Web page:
Membership programs in general have proven to be successful for a variety of reasons. Consider the membership programs you’re currently part of: health clubs, Costco, iTunes, Amazon, cable TV, etc. As a part of these memberships, you tend to spend more money with those particular organizations, right? And, since you’re already paying them for a service, you tend to return to them again and again instead of going to their competitors.
These programs work similarly in dentistry. Membership programs can provide important benefits for your team and improve profit margins while allowing you to distance yourself from insurance companies and reduce your dependency on their clients.
One of the greatest benefits of an in-house membership program is that you have complete control. The future of your program, the billing schedule and the treatments you administer are all in your hands, and your hands alone. However, control isn’t the only thing they can offer.
Generate Predictable Revenue For Your Practice
Managing a successful practice can be challenging, and revenue can be inconsistent at times. Economic lulls and patient cancellations can affect a practice, as can delays in insurance payments or restrictions on which treatments patients can receive and when.
A stable membership program can provide you with a healthy stream of recurring revenue that you can predict from month to month. This can provide invaluable stability during periods of slow business. For example, if your office has a membership plan for $30 a month, and you secure 300 subscribers to this plan, you can count on generating at least $9000 per month in revenue.
This is all in addition to the fees you collect for standard services and procedures, meaning you benefit from the membership fee plus any other treatments your patients need.
Improve Practice Valuation
Recurring revenue can be a magical elixir for any business, and that is what membership programs provide. When you’re operating an in-house membership program, you’re creating residual income without selling anything. This income can help cover a lot of your overhead expenses, including facility payments, equipment payments and team compensation.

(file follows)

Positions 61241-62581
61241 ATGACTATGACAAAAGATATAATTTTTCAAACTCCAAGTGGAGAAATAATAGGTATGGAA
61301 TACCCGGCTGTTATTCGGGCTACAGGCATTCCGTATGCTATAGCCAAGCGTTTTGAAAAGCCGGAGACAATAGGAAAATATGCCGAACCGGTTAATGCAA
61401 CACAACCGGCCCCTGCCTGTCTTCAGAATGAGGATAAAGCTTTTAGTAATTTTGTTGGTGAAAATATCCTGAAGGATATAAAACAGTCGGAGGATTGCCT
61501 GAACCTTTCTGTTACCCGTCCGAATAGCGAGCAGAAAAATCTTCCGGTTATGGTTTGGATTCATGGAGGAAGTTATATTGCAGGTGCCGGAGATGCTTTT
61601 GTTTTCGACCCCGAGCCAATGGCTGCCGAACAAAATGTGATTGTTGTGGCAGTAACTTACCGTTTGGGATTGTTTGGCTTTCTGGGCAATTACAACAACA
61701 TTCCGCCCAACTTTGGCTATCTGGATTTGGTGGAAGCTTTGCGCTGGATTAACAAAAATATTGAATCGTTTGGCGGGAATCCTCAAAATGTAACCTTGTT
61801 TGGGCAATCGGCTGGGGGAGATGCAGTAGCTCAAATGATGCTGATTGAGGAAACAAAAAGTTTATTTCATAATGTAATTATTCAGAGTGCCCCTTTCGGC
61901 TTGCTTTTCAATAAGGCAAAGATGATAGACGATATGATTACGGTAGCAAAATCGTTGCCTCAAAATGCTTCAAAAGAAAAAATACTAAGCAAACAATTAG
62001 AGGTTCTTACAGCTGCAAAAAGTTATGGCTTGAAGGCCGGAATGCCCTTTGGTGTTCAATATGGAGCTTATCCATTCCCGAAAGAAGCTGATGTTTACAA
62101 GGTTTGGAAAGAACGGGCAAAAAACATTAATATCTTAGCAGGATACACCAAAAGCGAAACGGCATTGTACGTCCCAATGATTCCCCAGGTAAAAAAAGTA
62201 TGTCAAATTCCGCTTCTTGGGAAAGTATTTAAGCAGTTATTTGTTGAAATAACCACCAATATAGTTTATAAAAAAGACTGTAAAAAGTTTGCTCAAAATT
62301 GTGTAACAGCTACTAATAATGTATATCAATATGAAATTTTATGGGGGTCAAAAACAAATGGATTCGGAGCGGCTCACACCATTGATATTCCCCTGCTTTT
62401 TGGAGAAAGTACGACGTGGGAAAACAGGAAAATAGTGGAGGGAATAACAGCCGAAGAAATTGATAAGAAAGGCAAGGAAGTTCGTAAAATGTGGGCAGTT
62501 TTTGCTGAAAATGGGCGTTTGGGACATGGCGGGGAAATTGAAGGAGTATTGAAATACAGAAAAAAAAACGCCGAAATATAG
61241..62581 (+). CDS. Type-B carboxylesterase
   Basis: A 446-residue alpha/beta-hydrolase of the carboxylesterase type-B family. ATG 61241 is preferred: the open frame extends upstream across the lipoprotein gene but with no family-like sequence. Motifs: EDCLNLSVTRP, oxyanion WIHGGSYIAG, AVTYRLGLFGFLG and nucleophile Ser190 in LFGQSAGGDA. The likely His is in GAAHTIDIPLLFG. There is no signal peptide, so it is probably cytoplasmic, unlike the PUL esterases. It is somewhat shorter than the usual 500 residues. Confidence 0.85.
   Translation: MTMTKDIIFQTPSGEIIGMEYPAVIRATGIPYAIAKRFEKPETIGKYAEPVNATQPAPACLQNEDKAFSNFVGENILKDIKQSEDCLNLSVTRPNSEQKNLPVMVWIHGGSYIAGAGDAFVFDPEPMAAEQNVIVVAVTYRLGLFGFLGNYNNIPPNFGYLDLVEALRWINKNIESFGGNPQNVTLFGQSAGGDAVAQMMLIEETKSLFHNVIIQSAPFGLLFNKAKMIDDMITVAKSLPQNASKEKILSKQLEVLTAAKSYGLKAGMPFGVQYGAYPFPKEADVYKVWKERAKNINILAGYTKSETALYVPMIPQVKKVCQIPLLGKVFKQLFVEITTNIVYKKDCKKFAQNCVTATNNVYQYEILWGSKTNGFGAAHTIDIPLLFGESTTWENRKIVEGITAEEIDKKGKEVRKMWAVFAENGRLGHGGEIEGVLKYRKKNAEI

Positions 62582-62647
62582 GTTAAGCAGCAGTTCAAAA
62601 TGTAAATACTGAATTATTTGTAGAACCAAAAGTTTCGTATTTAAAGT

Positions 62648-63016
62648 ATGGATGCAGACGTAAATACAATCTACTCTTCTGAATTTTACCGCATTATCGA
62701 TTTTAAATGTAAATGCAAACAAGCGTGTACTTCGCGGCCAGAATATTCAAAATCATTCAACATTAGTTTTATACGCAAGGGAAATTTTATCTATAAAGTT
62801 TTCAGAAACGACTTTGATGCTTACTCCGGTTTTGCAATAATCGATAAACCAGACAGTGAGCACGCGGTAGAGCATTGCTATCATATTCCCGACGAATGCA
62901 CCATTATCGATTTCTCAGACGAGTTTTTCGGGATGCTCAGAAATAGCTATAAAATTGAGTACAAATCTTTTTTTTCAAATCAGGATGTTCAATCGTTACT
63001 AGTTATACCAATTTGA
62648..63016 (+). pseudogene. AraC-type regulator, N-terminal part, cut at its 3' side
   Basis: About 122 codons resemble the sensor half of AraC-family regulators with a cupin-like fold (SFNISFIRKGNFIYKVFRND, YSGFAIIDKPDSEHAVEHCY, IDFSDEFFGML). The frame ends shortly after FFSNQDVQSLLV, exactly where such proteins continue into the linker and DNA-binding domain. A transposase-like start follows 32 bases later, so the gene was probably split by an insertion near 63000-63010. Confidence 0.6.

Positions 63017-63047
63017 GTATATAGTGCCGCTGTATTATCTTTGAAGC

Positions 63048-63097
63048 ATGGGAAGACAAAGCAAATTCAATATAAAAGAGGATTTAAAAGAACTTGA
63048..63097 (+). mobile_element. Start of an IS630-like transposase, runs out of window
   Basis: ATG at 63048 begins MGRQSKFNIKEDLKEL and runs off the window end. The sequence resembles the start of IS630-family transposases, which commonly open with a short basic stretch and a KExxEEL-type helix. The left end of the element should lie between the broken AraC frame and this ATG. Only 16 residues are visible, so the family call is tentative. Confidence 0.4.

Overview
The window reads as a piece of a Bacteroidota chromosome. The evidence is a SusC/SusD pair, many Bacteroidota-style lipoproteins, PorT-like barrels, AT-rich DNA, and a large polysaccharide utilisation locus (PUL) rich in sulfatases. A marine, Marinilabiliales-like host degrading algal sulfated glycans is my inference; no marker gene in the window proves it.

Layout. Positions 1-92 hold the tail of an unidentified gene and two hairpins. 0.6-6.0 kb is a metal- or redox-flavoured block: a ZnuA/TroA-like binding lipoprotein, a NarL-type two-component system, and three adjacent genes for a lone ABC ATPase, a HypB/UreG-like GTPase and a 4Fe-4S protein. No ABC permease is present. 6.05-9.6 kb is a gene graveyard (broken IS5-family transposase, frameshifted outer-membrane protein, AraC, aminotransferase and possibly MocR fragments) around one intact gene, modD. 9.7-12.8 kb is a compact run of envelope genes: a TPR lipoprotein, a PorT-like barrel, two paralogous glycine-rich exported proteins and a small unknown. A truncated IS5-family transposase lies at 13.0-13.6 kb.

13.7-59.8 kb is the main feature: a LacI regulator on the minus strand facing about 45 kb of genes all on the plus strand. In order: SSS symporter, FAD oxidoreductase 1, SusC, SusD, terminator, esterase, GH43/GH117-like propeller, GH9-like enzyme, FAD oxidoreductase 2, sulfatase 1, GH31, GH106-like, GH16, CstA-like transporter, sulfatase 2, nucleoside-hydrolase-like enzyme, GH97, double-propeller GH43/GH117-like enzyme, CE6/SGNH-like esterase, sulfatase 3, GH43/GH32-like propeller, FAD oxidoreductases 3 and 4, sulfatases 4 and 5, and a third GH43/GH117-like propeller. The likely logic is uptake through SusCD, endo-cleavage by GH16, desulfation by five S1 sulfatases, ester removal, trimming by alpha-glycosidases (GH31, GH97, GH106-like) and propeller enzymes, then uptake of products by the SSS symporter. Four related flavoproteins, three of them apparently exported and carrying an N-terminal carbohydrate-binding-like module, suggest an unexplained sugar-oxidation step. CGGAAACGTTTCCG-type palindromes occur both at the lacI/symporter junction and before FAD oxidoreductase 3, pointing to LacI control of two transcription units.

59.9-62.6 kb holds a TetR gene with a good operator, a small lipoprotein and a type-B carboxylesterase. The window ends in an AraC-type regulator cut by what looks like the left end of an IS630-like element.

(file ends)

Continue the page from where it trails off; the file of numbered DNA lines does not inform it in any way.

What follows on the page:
We have coached many practices that have seen healthy returns on their in-house membership investment, which has led to improved values of their practices. If you want to build a financially strong practice, implementing a recurring revenue model can do wonders for your business and benefit you greatly if you decide to sell your practice.
Increase Patient Loyalty
Securing subscribers to an in-house membership program is a nearly fool-proof way to retain patients. When patients are already paying for a membership at your practice, you create a situation in which they can only see you and no other practice (unless they want to pay extra money!). Members who pay a subscription fee will also be less likely to cancel their appointments. Increased patient loyalty leads to better dental health for them and a steady revenue stream for you.
Additionally, by belonging to a membership program with discounts, your patients have a higher likelihood of spending more money at your practice than they might have otherwise. An example of this type of situation in action is Amazon’s membership program, Amazon Prime.
According to MorningStar market research provider, the average Prime member spends about $1,224 annually, whereas a non-prime member spends about $505 annually. A similar instance can occur in your practice.
Finally, using an in-house membership program allows you to retain patients no matter what their employment situation is. Many practices lose patients because they switch jobs and insurance providers and/or benefit structures. When you’re operating outside of insurance plans, your patients can stay with you year over year.
Decrease Hassle Of Working With Insurance
Dealing with insurance can cause trouble for both your staff and patients. Waiting periods, PPO providers controlling your profits, claim submission and payment processing are all headaches and can ultimately slow your cash flow.
Some practices contend that managing an in-house membership program carries its own pain points. But there are many resources, including membership software solutions, that help automate payments and make it easy for your office to create and manage plans and members without needing to deal with insurance companies.
Your overhead is always higher when you are heavily involved with dental insurance. Usually, your team compensation percentages will be higher than 30 percent due to the fact you have patients making decisions completely based on what their insurance covers—and, your fee is typically discounted.
With an in-house membership plan, you can present a “discount-like” offer for your services and still make more money in the end without insurance companies being involved. I actually like the word “savings” over the word “discount.”
Additionally, you can serve your patients in a way that they pay less for their dental benefits than they currently do through their employers.
“I’m Fee-for-Service, why would I want a membership program and give away percentages that I don’t have to?”
This is a great question. My answer is that you don’t have to give away any discounts in the end. Let me explain.